7. Scream (1996)
While many of the titles made it onto this list because of their penchant for breaking the rules and barriers of horror, Scream is almost the opposite. Scream pays the utmost homage to all of the classic horror movie rules and follows most of them perfectly, while quietly breaking others (such as when Sidney loses her virginity and is still able to trump the killers). Although it uses the clichés to its advantage, this film is still unique and groundbreaking in its own right, with the emphasis on keeping the audience guessing whom the killer might be. Scream was the revival that horror needed in the mid 90’s and its popularity influenced many titles that followed closely afterwards such as I Know What You Did Last Summer (1997) (which was actually written by the same writer, Kevin Williamson) and Urban Legend (1998). In addition the film served as the basis for the Scary Movie comedy/parody series.
6. A Nightmare on Elm Street (1984)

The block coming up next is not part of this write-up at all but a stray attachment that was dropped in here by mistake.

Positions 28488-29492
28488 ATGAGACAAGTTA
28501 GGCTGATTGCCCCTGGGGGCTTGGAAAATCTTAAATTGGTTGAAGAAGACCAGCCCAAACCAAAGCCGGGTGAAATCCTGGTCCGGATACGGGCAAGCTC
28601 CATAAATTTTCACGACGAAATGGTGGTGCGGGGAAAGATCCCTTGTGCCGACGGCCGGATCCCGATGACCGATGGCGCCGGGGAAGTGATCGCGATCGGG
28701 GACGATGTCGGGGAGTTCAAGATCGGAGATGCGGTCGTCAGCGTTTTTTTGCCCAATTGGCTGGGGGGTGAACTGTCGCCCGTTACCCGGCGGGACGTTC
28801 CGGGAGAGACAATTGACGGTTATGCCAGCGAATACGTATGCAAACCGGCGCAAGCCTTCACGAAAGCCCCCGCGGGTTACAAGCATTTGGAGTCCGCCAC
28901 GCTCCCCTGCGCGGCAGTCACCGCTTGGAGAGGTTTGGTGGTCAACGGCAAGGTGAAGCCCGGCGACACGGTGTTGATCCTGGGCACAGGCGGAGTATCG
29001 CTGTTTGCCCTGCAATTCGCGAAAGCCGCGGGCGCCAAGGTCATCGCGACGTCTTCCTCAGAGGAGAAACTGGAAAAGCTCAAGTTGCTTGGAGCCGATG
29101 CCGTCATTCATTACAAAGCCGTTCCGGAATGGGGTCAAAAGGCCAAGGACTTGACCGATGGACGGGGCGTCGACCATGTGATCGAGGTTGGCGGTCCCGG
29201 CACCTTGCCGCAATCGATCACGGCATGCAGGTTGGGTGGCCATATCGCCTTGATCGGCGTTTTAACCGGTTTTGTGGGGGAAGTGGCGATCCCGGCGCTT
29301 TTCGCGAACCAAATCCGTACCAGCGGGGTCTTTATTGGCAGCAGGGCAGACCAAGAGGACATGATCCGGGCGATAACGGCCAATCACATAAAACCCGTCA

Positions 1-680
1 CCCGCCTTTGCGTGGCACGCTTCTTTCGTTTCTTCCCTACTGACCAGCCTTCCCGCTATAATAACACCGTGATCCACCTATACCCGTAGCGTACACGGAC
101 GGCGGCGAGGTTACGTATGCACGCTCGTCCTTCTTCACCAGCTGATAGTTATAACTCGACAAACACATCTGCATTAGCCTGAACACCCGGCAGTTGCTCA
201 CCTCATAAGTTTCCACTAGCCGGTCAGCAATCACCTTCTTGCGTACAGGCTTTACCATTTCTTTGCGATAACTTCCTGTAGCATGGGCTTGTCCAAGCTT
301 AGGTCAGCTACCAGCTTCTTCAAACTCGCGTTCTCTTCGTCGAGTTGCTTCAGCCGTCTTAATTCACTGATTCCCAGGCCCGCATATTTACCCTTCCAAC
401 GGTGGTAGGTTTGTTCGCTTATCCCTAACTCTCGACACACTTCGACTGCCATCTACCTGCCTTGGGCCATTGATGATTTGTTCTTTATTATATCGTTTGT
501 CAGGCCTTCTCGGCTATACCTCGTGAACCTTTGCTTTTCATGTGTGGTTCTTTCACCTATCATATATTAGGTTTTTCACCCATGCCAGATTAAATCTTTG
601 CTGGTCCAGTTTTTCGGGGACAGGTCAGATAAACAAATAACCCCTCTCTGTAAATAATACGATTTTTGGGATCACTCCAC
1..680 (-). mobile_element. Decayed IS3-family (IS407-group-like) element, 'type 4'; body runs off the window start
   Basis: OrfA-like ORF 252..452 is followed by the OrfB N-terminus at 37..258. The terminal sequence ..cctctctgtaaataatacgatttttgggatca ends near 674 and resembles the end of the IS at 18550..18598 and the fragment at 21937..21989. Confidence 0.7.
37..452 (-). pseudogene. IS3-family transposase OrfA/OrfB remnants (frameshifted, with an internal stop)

The magic of A Nightmare on Elm Street is the endless possibilities that the dream sequences provide. The only limitation for the creative methodology of Freddy Krueger in the dream world of any Nightmare movie is the film’s budget. However, with a bit of fog in an abandoned factory, some well-placed red lighting, and the sound of a steak knife scratching against the bottom of a steel chair you can absolutely terrify an audience at very little cost.
Nightmare is most certainly one of the most unique film experiences to the slasher genre. It’s easy to replicate a guy with a machete killing people in the woods. It’s a little bit more difficult to rip off a severely burned man in a dirty old hat and a red and green sweater, who kills teens as they dream with a glove made from knives. The quip of the fast talking maniac was an angle that could and would be replicated over time however. In the original Nightmare, Freddy doesn’t say too much although in later entries to the series he develops a knack for delivering one-liners and cheesy puns. These playful antics from the killer have gone on to become a staple in the world of horror in films such as Child’s Play (1988) and Blood Rage (1987).